Veteran Allis Gilbert searched for a job for six months in Oklahoma after being discharged from the Army. The frustrating search ended in a perfect match for her and her employer when she applied at Colorado State University, where she felt welcomed and believes the skills she gained while in the service are are valued.
Gilbert worked as a medical services officer in the Middle East, managing about 125 medics in a brigade and as a member of a management team in a military hospital. Today, she manages operations at the CSU Health Network student clinic, a position she finds to be “extremely fulfilling and validating.”
Colorado State University, deemed “military-friendly” by GI Jobs Magazine, is known for its efforts to supporting veterans with earning a college degree. Yet, many veterans experience frustration when trying to find employment after they graduate from college, and some struggle against a perception that veterans are “broken.”
“Veterans bring a set of skills to an employer that they may not find in other recent college graduates – and potentially not in more seasoned employees, either,” said Jenny Pickett, director of CSU’s Adult Learners and Veterans Service office. “Because of the nature of their experiences, they often are more nimble and creative when solving problems.”
Gilbert says that veterans “know what right looks like” when a task needs to get done, and that they can succeed on very little guidance. They also are extremely loyal and disciplined in the workplace, and they are selflessly dedicated.
“I think being in the military is character building. You know, as an employee, how to function when you are pressed to your limits. Because of my experiences in the military, I know that I am capable of solving problems and figuring out how to get things done,” said Gilbert who was faced with finding ways to evacuate wounded soldiers from dangerous areas when travel wasn’t allowed.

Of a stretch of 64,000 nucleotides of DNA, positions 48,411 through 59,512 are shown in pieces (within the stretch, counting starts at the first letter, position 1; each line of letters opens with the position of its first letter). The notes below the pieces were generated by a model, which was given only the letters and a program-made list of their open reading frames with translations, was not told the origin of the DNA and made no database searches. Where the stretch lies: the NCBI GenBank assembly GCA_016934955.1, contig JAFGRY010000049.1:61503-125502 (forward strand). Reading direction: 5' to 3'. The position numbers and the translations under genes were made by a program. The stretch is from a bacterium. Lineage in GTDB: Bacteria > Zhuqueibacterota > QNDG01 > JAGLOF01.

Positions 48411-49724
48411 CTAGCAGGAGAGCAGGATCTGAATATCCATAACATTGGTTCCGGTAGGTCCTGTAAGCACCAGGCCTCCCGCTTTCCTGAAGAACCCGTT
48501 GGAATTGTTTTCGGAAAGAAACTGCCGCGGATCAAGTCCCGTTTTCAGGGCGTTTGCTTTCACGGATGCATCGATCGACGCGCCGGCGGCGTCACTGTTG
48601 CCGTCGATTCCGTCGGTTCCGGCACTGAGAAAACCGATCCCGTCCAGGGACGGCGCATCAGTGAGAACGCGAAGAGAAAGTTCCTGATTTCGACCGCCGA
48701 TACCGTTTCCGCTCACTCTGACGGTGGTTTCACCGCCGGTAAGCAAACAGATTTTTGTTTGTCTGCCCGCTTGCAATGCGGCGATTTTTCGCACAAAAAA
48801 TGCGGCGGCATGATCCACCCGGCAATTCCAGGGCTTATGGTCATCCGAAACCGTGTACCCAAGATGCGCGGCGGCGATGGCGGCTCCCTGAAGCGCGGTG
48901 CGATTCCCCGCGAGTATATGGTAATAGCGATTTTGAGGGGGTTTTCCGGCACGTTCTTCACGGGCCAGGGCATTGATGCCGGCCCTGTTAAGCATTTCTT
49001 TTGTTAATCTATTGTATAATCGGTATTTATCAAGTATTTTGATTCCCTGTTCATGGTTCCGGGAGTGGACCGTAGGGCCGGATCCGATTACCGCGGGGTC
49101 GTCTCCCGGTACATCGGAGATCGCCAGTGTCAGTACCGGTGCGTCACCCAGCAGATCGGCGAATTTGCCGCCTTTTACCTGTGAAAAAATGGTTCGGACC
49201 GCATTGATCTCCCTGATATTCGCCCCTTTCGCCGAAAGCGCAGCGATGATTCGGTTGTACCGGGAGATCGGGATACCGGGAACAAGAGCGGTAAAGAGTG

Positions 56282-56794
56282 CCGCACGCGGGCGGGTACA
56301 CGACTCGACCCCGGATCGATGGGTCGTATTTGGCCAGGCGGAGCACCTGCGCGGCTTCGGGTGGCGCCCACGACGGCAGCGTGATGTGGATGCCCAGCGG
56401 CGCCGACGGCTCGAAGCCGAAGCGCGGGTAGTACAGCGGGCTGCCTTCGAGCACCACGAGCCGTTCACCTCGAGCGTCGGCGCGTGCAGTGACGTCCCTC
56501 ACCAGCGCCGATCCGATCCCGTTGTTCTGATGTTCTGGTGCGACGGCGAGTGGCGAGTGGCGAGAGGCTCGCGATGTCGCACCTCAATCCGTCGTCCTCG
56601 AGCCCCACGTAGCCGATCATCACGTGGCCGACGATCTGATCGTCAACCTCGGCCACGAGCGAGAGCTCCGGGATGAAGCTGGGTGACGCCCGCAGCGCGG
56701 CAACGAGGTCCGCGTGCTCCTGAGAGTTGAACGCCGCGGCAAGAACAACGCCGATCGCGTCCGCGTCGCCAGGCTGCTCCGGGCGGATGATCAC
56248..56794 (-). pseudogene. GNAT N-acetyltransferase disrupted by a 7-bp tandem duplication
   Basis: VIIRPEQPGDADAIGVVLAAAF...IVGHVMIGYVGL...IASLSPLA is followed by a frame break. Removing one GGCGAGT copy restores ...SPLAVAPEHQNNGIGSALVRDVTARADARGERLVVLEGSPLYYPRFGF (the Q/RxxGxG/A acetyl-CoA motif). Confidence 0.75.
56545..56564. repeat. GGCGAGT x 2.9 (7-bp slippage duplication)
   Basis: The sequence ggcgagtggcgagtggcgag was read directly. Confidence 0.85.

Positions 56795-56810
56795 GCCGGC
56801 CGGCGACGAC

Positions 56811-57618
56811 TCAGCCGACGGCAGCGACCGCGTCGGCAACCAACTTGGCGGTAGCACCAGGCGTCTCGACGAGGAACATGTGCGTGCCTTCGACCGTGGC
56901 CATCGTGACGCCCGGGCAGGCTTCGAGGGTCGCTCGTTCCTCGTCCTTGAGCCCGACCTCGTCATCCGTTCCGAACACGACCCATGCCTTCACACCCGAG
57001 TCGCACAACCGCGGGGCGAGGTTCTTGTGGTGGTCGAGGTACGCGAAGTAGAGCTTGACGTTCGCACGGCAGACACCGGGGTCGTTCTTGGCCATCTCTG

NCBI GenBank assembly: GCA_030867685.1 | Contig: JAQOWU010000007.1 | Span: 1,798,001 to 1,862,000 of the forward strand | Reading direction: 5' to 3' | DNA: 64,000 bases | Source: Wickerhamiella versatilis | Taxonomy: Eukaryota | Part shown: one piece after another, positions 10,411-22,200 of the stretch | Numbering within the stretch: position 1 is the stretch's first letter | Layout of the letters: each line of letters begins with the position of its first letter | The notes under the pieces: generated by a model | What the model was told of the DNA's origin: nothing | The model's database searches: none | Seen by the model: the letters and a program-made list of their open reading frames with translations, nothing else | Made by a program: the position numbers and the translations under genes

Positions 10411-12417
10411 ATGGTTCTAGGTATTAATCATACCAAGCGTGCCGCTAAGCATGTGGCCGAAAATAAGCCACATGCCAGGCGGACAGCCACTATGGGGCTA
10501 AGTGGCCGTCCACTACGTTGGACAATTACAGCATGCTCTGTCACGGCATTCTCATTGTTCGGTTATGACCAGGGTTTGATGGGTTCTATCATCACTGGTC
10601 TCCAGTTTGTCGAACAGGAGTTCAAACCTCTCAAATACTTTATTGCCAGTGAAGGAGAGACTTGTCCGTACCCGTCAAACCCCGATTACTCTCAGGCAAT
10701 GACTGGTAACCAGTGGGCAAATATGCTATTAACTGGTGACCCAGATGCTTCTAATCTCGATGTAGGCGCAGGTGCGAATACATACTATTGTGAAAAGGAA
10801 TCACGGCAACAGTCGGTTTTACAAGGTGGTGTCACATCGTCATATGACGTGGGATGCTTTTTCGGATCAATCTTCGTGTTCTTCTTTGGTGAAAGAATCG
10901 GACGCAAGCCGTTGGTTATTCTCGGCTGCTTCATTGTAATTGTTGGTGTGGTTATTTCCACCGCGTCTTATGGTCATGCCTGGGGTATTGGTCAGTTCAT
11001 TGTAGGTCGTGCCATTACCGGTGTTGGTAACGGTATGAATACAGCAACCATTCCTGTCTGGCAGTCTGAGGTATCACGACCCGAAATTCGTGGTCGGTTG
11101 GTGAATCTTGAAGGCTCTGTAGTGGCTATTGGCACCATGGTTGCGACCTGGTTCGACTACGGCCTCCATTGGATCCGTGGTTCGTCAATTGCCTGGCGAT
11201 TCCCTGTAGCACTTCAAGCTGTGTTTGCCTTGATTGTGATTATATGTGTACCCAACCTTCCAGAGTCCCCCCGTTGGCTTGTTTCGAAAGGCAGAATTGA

“Anyone who is a military veteran has had an opportunity to lead others,” said Virginia Mack, a former Navy nurse who also works in CSU’s Health Network. “They also have the ability to adapt to a number of different settings. You learn to rise to the challenge and to take on tasks you maybe wouldn’t typically do, and then you find you can do it. It gives veterans a sense of calm and confidence. We know where we’ve been and we are proud of what we’ve done.”
Gilbert and Mack also say that working on a campus with many veterans who are students helped them build a sense of camaraderie and also gives veteran students someone they can relate to.
“CSU has countless opportunities for veterans to meet with people, reach out and engage in resources,” Mack said.
As part of its commitment to helping veterans succeed after college, CSU’s Adult Learner and Veteran’s Service office recently added a representative from the Colorado Department of Labor and Employment to help veterans prepare for job interviews, identify career paths, prepare resumes and identify potential employers. This unique arrangement provides veterans with help in transitioning their military experience into the civilian world in a way that will resonate with employers.
Gilbert, Mack and Colorado State University’s Adult Learner and Veterans Services Office offer these top six reasons to hire a military veteran:
- Leadership. Military veterans have had the opportunity to be responsible for projects, people or equipment and lead others, including giving detailed and thoughtful instructions, motivating others, solving problems to keep a team on task, following through with plans and accepting responsibility.
- Ability to work with others. Veterans have experience in working with people from all backgrounds and demographics, as well as working well as a team member. Since military members depend upon each other for safety, veterans are reliable employees committed to the success of the whole.
- Flexibility and performance under pressure. Veterans have experience in adapting to new situations and solving problems to complete tasks under difficult circumstances. Service members are accustomed to switching jobs often.
- Adapt at planning and organization. Military operations require extensive planning and organization. Military personnel are taught to consider objectives, strengths, limitations, resources, time constraints, supplies and other factors when accomplishing tasks, and are able to adjust plans during execution to achieve the desired goal.
- Strong work ethic. Service members are required to finish their projects and assignments regardless of distractions and other pressures. The military instills perseverance, loyalty and determination as work ethics.
- Global perspective. Military veterans have often lived in other countries and have a broader understanding of and outlook on the customs, economics, languages and cultures of other countries.